John McCracken, PhD
There is an epidemic of physician discontent in the U.S., and it’s having a pervasive negative effect on all aspects of healthcare. In a 2018 Medscape survey of more than 15,000 physicians in 29 specialties 57% reported feeling burned out or depressed. The symptoms include a loss of enthusiasm for work, feelings of cynicism toward the profession and frustration that interferes with the job.
When asked, physicians offer several reasons for their dissatisfaction, including too many bureaucratic tasks, loss of personal autonomy, reporting complexity and financial incentives that can strain professional principles. These are all true, but they’re symptoms, not the root cause. The real origin of physician discontent can be traced to the major transformation presently occurring in the organization and delivery of medical services.
Clinical medicine in the United States is undergoing a fundamental transformation,
- FROM a craft-based practice, in which individual physicians, organized around medical specialty or facility, create customized solutions for their patients based on their personal knowledge and core ethical commitment to the patient …
- TO a team-based practice, organized around population needs or disease state, where providers execute coordinated care delivery processes using agreed upon clinical guidelines and disease management protocols.
This transformation in the organization and delivery of medical care is being driven by payment reform. Traditional fee-for-service is being replaced by value-based payment models that put providers at financial risk for meeting pre-set cost and quality targets. This shift from volume to value is driving the reorganization of the medical service delivery model and forcing profound changes to doctors’ traditional practices and workflows, including:
- required adherence to pre-defined clinical guidelines and disease management protocols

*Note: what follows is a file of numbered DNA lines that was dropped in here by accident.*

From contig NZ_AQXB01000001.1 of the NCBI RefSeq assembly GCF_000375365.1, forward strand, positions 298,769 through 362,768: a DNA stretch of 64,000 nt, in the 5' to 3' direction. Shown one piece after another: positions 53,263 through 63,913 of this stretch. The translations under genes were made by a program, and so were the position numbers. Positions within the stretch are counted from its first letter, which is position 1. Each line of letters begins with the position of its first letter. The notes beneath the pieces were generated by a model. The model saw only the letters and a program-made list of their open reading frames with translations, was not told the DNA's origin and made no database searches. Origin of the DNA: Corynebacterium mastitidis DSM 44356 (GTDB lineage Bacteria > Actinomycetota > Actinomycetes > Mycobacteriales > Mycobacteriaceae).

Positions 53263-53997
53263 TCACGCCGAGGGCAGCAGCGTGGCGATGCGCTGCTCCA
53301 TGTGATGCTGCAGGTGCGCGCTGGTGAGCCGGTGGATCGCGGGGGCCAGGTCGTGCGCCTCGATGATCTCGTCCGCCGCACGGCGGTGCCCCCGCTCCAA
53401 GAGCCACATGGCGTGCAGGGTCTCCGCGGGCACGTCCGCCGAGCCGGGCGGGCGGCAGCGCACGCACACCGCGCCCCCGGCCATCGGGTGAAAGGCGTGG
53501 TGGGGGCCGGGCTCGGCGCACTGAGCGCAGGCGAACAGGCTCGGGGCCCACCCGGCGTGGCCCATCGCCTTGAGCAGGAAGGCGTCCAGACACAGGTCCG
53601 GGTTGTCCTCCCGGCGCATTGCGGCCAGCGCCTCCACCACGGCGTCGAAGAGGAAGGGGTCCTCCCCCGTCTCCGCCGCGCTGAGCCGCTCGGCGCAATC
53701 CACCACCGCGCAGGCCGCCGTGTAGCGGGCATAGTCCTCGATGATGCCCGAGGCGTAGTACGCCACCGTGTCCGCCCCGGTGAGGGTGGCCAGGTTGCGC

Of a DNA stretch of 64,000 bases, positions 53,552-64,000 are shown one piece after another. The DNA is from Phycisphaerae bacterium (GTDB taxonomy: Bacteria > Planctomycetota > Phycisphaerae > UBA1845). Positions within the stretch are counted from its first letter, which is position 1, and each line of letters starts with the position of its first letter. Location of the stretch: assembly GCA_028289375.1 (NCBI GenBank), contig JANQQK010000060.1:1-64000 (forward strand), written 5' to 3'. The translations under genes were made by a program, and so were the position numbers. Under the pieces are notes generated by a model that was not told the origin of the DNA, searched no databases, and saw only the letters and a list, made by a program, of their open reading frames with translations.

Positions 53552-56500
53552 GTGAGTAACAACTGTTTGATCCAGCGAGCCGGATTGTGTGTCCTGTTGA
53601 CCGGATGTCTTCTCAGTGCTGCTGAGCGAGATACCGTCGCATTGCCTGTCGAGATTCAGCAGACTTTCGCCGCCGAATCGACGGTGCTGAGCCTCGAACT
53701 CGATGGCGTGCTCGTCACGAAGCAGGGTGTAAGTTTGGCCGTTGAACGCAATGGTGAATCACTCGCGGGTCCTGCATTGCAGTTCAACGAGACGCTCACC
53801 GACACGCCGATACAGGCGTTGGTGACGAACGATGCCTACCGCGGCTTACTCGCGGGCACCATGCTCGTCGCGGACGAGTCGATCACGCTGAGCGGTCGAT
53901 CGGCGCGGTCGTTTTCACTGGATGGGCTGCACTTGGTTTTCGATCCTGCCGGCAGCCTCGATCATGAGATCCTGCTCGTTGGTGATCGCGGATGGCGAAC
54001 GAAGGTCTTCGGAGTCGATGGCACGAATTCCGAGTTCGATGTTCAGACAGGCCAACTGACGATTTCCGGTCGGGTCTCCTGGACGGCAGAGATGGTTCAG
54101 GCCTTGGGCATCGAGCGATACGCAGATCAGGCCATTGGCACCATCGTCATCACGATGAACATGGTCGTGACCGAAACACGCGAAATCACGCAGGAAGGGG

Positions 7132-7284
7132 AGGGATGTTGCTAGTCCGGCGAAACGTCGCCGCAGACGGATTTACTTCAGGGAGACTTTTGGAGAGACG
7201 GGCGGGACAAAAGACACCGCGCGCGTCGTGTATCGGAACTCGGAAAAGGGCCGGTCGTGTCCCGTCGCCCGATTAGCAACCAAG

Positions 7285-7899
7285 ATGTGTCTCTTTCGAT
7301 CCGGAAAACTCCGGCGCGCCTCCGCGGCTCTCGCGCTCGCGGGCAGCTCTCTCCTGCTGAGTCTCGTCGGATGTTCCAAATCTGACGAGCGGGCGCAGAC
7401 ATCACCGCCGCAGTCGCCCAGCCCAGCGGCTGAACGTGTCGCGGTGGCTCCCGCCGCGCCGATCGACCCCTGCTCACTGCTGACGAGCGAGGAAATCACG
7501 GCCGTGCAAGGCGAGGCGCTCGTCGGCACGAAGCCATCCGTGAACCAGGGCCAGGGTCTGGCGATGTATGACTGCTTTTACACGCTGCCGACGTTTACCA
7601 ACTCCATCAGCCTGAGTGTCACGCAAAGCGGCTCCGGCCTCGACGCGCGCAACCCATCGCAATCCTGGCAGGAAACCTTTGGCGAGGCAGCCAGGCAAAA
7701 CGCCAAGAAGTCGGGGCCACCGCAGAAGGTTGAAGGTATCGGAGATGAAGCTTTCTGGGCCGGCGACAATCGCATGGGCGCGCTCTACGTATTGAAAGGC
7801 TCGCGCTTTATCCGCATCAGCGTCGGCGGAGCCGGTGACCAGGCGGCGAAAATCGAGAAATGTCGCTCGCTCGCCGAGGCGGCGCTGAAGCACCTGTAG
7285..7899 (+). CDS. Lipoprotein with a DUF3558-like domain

- accountability for the overall cost and quality of care delivered to a defined patient population
- an erosion of personal autonomy and hierarchy in favor of clinically integrated, team-based systems of care
- a significant transfer of financial risk from payers to providers;
Most practicing physicians today—certainly those over the age of 45—were trained to act as autonomous decision-makers, not as leaders of care teams in an environment of shared decision-making. They tend to view themselves as self-directed, independent agents acting solely on their individual patients’ behalf, not as care team members with mutual accountability for managing the overall cost and quality of care for a patient population.
The transition from volume to value is not helped by the plethora of confusing, overly bureaucratic new payment models being promoted by the Center for Medicare and Medicaid Services (CMMI). It’s also constrained by the fact that most physicians have little experience managing the level of financial risk inherent in these models. For the time being hospitals in their role as ACO organizers are largely shielding physicians from downside risk, but that will eventually change as hospitals begin to pass it through directly to providers.
This transition from a craft-based to a team-base model of care delivery is still in its early stages of evolution, and it’s likely to require several more years—and the retirement of a generation of older physicians—before a new equilibrium is established. Until then, physician discontent is likely to continue to be a hallmark of American medicine.
John McCracken is Director of the Alliance for Physician Leadership, an educational partnership between the University of Texas at Dallas and The University of Texas Southwestern Medical Center which offers an MS/MBA program in leadership and management exclusively for physicians.